“Publishing as an Artistic Toolbox: 1989–2017” at Kunsthalle Wien, Vienna
Text by Isabella Zamboni
When writing about “information overload” in his best-selling 1970 book Future Shock, futurologist Alvin Toffler predicted the troubles caused by the rapidly increasing amounts of information being produced in the then-developing so-called information society. Cognitive, psychological, even physical troubles. At a distance of almost fifty years, amid the current explosion of content production, media devices, and a general FOMO, not experiencing a sensation of excess at a book exhibition is somehow a relief.
The “chapters” of Publishing as an Artistic Toolbox: 1989–2017 are numerous (eleven), and the single room they occupy at Kunsthalle Wien is not massive. Yet walking through the hall, one is confronted with an airy arrangement, a scattered rhythm of contributions, and an encouragement to leaf through the pages—but not to linger too long. Considering that no chairs, tables, or other obvious reading spots have been provided, the show exhibits agents of an experience that happens outside of the Halle: reading. In this, the display conceived by the collective Rio Grande and the design studio Dallas seems to make an ironic comment: the publications are exhibited on shiny brown brick roof tiles mounted on three little gabled rooftops (without houses beneath). Publishing as an Artistic Toolbox does not resemble a reading room, nor a book fair, nor a discursive Lesetapete (“reading wallpaper” typical of 1970s exhibition design), nor a library, nor a series of educational vitrines. Rather, it is a collection of suggestions that hints at the ideal condition for their consumption: Sunday at home. Yet when books meet art, reading is not constrained to words; of course it implicates the eye. At the very end of the exhibition, artworks touching on the printed world pop up on the wall, for instance a close-up of a librarian’s feet, as if he is stretching to reach books on high shelves, in a small painting by Sanya Kantarovsky. At times books are presented as images, as when we encounter them opened to specific pages and protected by glass. In the publications submitted by Jochen Lempert, arranged in a row, the big wasp on the cover of Flies: The Natural History and Diversity of Diptera seems to be whirring from the garden of the suburban home shown in the open spread of the book next to it toward the close-up of an iris shown in the next book over. In the series submitted for inclusion by Josh Smith, the Russian avant-garde clashes with a flirty boy-band teenager.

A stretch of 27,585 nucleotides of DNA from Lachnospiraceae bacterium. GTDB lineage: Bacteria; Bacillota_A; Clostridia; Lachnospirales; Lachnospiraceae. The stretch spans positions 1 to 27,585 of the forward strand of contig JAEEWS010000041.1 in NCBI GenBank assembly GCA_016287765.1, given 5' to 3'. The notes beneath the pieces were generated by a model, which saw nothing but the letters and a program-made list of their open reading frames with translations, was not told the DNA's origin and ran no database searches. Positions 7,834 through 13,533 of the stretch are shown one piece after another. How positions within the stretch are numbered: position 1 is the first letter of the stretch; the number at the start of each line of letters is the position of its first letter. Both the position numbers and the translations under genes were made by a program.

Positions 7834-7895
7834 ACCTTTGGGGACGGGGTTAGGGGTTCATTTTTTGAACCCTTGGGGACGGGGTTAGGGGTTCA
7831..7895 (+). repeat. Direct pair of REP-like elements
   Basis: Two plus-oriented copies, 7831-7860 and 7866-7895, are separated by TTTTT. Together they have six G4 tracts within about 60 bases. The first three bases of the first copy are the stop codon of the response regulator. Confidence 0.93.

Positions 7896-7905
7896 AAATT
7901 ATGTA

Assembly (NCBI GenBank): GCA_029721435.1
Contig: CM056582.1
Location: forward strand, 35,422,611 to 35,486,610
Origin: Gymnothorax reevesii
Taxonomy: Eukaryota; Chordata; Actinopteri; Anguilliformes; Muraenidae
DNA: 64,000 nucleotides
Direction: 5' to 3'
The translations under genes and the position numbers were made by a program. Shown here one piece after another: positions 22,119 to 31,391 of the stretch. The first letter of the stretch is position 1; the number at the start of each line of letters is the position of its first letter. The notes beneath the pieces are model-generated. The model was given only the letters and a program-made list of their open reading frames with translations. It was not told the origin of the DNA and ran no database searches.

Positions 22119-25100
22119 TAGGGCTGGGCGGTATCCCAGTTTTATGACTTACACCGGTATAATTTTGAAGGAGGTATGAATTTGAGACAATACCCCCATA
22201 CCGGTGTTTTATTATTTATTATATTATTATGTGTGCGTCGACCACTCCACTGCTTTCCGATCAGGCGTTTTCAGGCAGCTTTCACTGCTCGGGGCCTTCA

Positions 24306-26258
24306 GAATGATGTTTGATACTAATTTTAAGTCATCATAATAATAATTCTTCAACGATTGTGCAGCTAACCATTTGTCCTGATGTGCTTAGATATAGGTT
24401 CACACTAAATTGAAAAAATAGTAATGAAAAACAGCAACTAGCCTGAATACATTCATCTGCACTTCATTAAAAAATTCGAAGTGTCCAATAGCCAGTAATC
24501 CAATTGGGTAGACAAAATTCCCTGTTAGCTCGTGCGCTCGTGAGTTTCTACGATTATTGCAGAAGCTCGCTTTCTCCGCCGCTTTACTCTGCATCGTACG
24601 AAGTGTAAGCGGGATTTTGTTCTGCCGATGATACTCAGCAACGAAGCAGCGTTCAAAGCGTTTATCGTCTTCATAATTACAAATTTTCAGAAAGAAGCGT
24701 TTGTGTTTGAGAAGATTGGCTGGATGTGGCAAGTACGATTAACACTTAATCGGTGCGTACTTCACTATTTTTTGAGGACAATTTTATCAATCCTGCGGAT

The show does not pretend to be exhaustive, as curator Luca Lo Pinto makes clear, but rather offers a three-dimensional bibliography, an index. The thematic approach pointedly does not focus on artist’s books, but rather on the relationship between art and publishing—the importance of the reading experience for artists; artist-run magazines; artistic interventions into the press; post-digital projects; the bookshop as a curatorial enterprise; artworks that experiment with language and publishing—with a small retrospective dedicated to Philippe Thomas and an offsite project inside the former library of crucial Viennese artist Franz West. The period analyzed ranges from 1989 until 2017, from the advent of the World Wide Web and the fall of the Berlin Wall to today.
In the chapter “The Message as Medium” a question arises, which can be addressed to the artistic encounter with publishing in general: Does art produce “knowledge”? The chapter shows artistic interventions in magazines and newspapers, in some cases camouflaged, in others standing alone as works, in yet others focusing on the medium of the press itself. In times where facts are not guaranteed assets, then one could argue, as Ada O’Higgins did last year in Texte zur Kunst, that institutionalized, methodological, academic or theoretical “objective” writing has become a poetic object itself—a precious treasure now needed more than ever.1 But the experience of art’s engagement with publishing in the Vienna show seems to demonstrate the significance of knowledge of another sort, a knowledge of art, insights and cognition that neither concepts nor information (or poetry), but art, produces—a relentless movement from thing to sign, from vision to concept, from presence itself to a reference to something other (language). On the last “rooftop” of the Kunsthalle, in a December 1980 intervention by Alighiero Boetti into the Italian Communist-oriented newspaper il manifesto, we see a boxed-off blurb unemotionally listing the grammar rules of Esperanto—verb tenses, adverbs, pronunciations. The box is directly under a news article announcing the crisis of American labor unions and patriotism among the working class under Reagan’s presidency. At left, an article suggests how “Christian values” dictate life by gradually taking the place of stricter religious dogmas. Boetti’s box exposes, because it is inserted among critical essays, through artistic appropriation of words and concepts—rendering signs, then thing—the fatigue of seeking a common, pedantic language of struggle.
1. Ada O’Higgins “If You Don’t Like the Reflection. Don’t Look in the Mirror. I Don’t Care,” Texte zur Kunst, no. 103 (September 2016), 88–93.
at Kunsthalle Wien, Vienna
until 28 January 2018